I’ve been enjoying my first bread machine loaf– a little chewy, as I mentioned, and as close grained as banana bread or date-nut bread, but very tasty as well. I ordered the scale and a cooling rack just now. I’ve got to go out and about tomorrow afternoon, and I’ll pick up some honey and unsalted butter so I can try a loaf of white. For breakfast, I had two 1/2-inch slices of the bread, one slathered with the last two spoons’ worth of some apple butter one of my mom’s friends made that my mom had shared with me (she knows I love it!), and one with a lashing of peanut butter. Not only tasty, but very fortifying. I’ve got just enough of the loaf left for supper. Think I’ll try putting it in the toaster and then melt some cheese on it in the broiler (n.b., since proved to be a good idea!). And with the next loaf, I’ll try taking out the paddle before baking. I’ll still get a hole in the bottom of the loaf, but it will be just a very small round one instead of the larger “L” shaped one the little paddle makes. There isn’t a recipe for ciabatta bread in the booklet that came with the bread machine. I need to see if I can hunt one down. I suspect it will require butter.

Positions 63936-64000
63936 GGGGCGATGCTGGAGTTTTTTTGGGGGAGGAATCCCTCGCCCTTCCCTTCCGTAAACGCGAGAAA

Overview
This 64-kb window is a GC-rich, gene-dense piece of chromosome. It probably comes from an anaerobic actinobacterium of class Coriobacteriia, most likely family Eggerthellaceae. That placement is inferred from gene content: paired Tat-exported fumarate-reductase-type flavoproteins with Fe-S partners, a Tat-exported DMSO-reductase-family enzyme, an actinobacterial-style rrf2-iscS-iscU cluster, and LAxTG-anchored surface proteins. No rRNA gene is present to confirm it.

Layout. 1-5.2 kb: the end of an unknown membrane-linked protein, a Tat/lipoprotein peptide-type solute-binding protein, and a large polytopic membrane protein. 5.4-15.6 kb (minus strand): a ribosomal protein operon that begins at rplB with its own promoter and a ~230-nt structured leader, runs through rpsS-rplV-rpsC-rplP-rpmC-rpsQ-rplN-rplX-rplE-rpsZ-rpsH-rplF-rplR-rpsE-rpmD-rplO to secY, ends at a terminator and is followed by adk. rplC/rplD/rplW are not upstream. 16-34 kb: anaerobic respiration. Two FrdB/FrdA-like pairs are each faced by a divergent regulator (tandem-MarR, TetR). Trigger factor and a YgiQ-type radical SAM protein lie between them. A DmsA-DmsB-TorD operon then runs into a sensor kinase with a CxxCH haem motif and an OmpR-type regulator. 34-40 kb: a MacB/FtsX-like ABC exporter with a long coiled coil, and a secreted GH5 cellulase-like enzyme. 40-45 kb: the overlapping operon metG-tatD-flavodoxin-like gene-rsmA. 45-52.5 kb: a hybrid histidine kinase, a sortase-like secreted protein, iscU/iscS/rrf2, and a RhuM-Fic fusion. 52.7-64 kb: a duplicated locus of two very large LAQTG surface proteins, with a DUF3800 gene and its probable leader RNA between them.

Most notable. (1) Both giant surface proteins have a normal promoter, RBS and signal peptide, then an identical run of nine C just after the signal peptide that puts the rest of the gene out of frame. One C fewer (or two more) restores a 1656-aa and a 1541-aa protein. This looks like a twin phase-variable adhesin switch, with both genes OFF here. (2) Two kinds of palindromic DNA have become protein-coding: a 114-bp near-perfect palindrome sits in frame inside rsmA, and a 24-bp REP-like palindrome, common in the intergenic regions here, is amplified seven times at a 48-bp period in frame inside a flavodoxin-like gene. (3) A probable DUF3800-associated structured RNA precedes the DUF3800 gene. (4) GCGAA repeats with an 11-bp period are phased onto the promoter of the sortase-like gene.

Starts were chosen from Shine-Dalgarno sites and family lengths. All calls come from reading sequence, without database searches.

I caught the aft end of a British TV miniseries based on that Dickens classic a couple of weeks ago, and I’ve just downloaded a copy of that novel to my Kindle Fire to reread — I didn’t remember the plot being quite like that. I was pleasantly surprised to discover that David Suchet of Poirot fame had been cast as Jaggers, and Ray Winstone who played Will Scarlet in the Robin of Sherwood series (and a great many subsequent roles), was cast as the convict Magwich. Anyway, it’s been quite a while since I read the book, and it’s one of those that holds up well to multiple rereadings. Dickens belongs to a time when authors were not hesitant to employ the richness of English’s vocabulary in the service of their narrative, confident that their language would not go over their readers’ heads and that it would be noted and appreciated as a part of a good writer’s skill and art. It will be a pleasant change from what I’ve been reading lately.